Was it a feature of your childhood that your artworks were displayed on the fridge door, stuck on by magnets from holidays of the past? I have such a strong connection to this concept, but Im not actually convinced that my parents did do that. Strange how the brain works. Regardless of my fuzzy recollections, I know it does happen and indeed I have very proudly displayed artworks given to me by various kids over the years, on the fridge, with whatever souvenir magnets were at hand (there’s always a few, aren’t there!). It seems such a generous gift, especially from little individuals whose only resource to share is their creativity. So special.
But what is this creativity that underpins my life and work? What are we actually talking about? We all probably know what we mean by it, but coming to explain it well to others seems a bit tricky (like German grammar rules!) Many academic definitions of the concept of creativity have been put forward, in several diverse disciplines. Most of these involve some combination of two main features, that being that what is created is novel or original, and that it is useful or valuable. I am not quoting any sources there, as this is mishmash of what multiple writers have put forward.
These days, around here at least, you may all to regularly be amazed by the creativity of people in inventing new ways to attach a face mask to their head while leaving the nose and mouth exposed. I find the bandana pretty elegant in its multifunctional status, and who can go past the original chin breather look. But wait! These may be novel and original, but what about useful and valuable? Seems doubtful. With our own artistic and creative outputs, how do we determine what is useful or valuable? Surely creating something beautiful is valuable, the process of doing and learning is valuable, the energy that we might generate for our own lives by being creative, making and expressing, could have sustaining and inspirational qualities not easy to immediately pinpoint. Experiences too painful or complicated to be expressed in words, can be addressed through various art forms and ways. So many possible ways that allowing ourselves to be creative can add value to us and to others.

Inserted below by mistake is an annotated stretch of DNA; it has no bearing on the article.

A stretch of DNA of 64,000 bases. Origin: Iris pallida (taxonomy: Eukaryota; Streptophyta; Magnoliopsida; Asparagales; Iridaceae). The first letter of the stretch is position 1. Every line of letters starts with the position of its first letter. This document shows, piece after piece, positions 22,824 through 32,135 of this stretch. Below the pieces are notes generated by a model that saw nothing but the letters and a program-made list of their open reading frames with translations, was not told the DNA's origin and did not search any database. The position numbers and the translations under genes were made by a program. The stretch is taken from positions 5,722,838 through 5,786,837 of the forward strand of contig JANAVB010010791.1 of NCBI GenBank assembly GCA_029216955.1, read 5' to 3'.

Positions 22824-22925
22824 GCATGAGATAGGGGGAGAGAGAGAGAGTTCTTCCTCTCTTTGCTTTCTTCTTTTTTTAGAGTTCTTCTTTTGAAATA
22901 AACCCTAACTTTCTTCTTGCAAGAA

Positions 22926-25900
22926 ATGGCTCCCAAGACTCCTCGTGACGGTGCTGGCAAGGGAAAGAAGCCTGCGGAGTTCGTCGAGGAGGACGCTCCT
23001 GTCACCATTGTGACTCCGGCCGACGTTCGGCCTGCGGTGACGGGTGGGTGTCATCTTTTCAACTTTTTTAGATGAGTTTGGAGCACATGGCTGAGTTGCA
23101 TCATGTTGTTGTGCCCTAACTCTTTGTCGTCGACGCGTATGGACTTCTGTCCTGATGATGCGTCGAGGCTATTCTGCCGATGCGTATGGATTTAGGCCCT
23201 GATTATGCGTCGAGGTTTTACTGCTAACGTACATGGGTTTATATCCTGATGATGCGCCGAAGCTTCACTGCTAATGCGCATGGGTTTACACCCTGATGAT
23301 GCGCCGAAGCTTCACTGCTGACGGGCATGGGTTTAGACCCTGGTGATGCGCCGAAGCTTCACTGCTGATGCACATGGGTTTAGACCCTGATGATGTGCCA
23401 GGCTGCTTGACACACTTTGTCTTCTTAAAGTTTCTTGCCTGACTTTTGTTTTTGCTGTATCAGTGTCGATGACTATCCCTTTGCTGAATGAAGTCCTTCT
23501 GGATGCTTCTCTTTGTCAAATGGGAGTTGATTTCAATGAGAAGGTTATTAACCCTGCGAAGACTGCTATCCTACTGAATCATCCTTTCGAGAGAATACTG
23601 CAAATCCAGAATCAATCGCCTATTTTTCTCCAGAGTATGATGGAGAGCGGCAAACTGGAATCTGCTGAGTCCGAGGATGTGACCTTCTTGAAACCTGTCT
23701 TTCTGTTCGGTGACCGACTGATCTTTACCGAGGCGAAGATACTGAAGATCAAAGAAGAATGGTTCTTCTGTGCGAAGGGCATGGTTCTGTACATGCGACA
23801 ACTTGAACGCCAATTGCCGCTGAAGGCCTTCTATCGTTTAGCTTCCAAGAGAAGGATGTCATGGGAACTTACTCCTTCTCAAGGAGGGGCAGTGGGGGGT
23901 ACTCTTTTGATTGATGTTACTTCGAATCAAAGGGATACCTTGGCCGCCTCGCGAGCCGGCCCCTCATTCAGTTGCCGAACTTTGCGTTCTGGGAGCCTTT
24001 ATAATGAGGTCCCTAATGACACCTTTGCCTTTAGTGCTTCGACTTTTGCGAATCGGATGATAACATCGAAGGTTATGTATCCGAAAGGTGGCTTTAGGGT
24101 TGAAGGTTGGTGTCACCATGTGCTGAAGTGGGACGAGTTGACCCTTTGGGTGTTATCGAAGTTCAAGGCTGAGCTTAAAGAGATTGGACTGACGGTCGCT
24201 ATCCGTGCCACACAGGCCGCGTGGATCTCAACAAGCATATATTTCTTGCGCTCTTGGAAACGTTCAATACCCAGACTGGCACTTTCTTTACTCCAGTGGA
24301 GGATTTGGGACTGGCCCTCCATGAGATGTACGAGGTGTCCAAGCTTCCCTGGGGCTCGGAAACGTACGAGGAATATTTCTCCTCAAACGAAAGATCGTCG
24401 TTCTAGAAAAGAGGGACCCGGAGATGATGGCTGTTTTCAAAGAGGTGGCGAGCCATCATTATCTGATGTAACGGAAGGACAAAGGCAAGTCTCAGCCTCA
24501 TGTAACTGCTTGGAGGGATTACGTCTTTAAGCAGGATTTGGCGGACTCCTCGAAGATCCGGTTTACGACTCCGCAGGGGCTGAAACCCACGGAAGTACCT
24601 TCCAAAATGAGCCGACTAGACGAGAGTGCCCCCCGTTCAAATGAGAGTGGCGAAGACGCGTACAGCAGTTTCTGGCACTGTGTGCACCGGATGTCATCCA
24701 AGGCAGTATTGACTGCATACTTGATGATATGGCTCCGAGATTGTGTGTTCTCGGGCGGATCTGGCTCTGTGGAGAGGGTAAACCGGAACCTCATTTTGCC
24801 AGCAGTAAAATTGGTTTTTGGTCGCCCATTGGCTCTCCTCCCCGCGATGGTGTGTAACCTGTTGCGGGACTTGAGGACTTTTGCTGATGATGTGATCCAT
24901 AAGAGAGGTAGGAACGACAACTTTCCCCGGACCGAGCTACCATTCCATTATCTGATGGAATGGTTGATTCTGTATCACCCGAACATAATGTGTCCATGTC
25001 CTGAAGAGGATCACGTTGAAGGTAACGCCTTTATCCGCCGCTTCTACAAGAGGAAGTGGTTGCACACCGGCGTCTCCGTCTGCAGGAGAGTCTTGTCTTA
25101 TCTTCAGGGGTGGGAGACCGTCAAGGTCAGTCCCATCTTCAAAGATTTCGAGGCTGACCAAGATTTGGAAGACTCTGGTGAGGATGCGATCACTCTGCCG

All slightly intangible, wishy-washy, and quite literally arty-farty. Would it be more important to work out the formula for popularity and fame in the current environment and create output foreign and impersonal to you? Sure, if you have the skill and the market could be a good way to fund your real self valued creativity, but in the long run would you find joy in it? Unless financial power was your goal, probably not.
So what value do you place on your creative energy and output? What does it mean to you? What is the value in it - is the personal value of your creative output diminished if others don’t interact with it, value it or even experience it? Have you experienced the joy of becoming engrossed in a process of little intrinsic importance, to have the enormous satisfaction of seeing, touching what you have made? Personally, being In such a place inevitably leads me somewhere else!
The image I’m posting today is an untouched, raw image of water on Forggensee, a lake in Bavaria just underneath the famous Neuschwannstein Castle (aka Disney’s Sleeping Beauty Castle). The light and lack of wind on the lake made for these captivating patterns as the boat sailed around, and even at the time I knew I had to take as many photos as possible as they would be important for ‘something’. They have certainly inspired several different art themes and directions in the following years, even though they are stunningly beautiful in their own right. Inspiration can germinate without clarity at any time, perhaps a good definition of creativity would be having an openness to inspiration, no matter how immediately clear the purpose.